“We do not develop the virtue of prudence through life experience, but through contemplation of that experience.” ~ Alexander Havard
Contemplation is not something for which many business leaders make time.
Business is too-fast paced, moving in an eco-system which demands attention to different details constantly. There really is no time to contemplate the experiences – one just lives through it, adjusts and moves on to the next. But this can keep businessmen from gaining the virtue of prudence. For that, there must be still responses to frantic activity. Peter Drucker, a major contributor to contemporary business practices, wrote this: “Follow effective action with quiet reflection. From the quiet reflection will come even more effective action”. Business leaders can find a competitive advantage in having more effective action. As Drucker notes, that only comes through contemplation.
In a daily Mass to a group in Casa Santa Marta in 2015, Pope Francis noted in his homily the importance of people taking 10 minutes to read the Gospels, “keeping our gaze fixed on Jesus”, who is the “contemplating Christ”. Fortune magazine awarded their number one ranking in their annual World’s Greatest Leaders in 2014 to Pope Francis. For a business magazine to garner such an honor to someone outside of politics or business is a tribute more to the achievements of Pope Francis then the deficits of leaders within such industries normally attributed to holding the top position. Again, contemplation is a developing trait to which business leaders need to adhere.
In that same year, Unilever CEO Paul Polman stated, “Business is here to serve society.”
It was a long-term philosophical approach that Polman wanted to exercise to help his company become sustainable far into the future. Part of that was through the creation of the Unilever Sustainable Living Plan to instill more “positive social impact” among other internal changes. Polman continued, “Thinking in the long term has removed enormous shackles from our organization… better decisions [are] being made… that’s very motivational for our employees.” The company not only saw increased employee engagement, but greater pride in their employee’s work with a feeling they are making a difference in the lives of others. In addition to bringing in a new set of investors who shared the same beliefs, direction and focus of Unilever, the company has seen an increase in their share prices (from around $39 a share in 2014 to over $50 at the beginning of this year). This is contemplation in action which enhances shareholder value.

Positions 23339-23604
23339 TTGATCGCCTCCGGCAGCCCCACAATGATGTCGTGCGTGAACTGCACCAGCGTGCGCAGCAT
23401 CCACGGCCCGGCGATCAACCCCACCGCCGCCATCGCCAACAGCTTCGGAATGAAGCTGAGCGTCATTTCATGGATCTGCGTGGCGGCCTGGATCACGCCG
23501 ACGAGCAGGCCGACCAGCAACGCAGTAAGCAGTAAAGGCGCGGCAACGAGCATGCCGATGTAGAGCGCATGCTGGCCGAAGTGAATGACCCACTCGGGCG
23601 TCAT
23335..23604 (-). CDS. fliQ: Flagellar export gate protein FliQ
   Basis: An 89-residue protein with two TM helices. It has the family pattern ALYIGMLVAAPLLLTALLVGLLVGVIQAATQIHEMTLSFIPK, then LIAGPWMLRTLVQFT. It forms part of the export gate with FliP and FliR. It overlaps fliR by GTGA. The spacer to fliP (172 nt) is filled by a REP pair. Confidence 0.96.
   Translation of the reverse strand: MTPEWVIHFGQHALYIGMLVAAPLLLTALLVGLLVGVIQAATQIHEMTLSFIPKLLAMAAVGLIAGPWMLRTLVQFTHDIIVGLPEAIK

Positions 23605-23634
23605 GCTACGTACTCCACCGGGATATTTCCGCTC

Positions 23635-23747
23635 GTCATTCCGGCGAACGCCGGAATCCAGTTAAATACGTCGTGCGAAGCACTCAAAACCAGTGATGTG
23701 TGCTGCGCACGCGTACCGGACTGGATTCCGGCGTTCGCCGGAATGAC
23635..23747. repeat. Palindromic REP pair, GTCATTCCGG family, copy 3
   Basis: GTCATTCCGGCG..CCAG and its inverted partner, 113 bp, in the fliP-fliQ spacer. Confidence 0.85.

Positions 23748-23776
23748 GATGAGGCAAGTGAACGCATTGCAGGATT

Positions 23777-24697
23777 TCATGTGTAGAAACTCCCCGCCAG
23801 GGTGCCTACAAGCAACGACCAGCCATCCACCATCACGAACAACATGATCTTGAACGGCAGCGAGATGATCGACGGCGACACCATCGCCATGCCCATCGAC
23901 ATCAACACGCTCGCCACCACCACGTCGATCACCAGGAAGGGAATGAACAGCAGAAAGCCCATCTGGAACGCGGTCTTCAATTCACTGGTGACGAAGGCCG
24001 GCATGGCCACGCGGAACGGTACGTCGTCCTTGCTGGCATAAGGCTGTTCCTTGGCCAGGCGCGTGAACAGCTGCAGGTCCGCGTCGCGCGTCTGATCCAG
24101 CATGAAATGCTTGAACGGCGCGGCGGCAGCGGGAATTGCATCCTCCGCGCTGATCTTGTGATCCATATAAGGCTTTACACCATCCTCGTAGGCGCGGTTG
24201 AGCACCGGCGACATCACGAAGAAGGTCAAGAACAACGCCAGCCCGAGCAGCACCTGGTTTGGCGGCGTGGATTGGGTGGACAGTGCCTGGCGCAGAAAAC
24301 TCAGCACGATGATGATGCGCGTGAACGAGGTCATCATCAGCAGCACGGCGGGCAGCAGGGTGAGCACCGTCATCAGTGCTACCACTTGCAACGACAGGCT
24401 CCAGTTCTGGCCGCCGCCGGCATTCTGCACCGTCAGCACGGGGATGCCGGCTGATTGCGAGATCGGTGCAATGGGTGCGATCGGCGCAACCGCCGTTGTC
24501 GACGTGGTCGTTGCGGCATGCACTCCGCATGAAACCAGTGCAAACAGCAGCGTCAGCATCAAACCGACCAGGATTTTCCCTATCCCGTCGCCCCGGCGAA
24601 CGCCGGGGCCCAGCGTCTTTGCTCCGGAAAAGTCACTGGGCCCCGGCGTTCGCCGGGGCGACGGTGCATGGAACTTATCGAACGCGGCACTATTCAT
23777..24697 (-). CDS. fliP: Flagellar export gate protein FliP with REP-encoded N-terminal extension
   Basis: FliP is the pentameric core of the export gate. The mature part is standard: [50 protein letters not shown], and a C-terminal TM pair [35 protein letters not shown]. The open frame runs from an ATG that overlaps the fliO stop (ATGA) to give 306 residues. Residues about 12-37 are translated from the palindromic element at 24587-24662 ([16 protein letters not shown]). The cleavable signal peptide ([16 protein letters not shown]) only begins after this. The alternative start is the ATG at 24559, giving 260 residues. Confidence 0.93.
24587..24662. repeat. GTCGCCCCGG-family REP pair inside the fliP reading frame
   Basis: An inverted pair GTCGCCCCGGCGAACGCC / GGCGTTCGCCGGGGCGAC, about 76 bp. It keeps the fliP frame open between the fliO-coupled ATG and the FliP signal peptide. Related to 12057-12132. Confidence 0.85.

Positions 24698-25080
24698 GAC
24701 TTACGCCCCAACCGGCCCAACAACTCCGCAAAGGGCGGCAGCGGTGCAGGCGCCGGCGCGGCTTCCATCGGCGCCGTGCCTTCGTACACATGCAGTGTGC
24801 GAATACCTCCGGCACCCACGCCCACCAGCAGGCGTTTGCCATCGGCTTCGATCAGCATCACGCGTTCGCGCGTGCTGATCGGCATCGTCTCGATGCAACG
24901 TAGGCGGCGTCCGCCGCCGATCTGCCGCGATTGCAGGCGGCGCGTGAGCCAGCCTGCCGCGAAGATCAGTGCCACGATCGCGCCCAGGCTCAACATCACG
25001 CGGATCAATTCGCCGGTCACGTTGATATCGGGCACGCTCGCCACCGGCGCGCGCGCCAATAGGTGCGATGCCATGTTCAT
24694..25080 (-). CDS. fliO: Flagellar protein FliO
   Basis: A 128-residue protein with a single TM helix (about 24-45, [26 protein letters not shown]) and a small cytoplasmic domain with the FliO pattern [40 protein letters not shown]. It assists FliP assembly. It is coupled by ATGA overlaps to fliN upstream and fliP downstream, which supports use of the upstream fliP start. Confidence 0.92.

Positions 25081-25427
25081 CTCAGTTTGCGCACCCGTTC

John Watson, retiring CEO of Chevron knew a lot about servant-leadership and contemplation. His message on LinkedIn left no one wondering where he stood on reflecting back on his career. “During my early years in the company, I was fairly analytical in how I approached most situations. And although that served a purpose, I later realized that you can be much more effective if you recognize the importance of people in business. The sooner you learn about reading people, listening to others and building relationships, the sooner you will be more effective. So I would have spent a little more time on the people side, a little more time on the relationship side, early in my career.” While this contemplation enhanced shareholder value, one can only imagine had Watson reflected more early on in his career the results could have been even more fruitful.”
And there it is, the prudence to uphold the human dignity of all those around him.
All of these experiences had a major effort of contemplation applied. These are just a few of the instruments God has delivered to the business world as examples of virtuous leaders. All leaders can use this holistic approach to create more powerful virtuous organizations.
It can all start with prudence.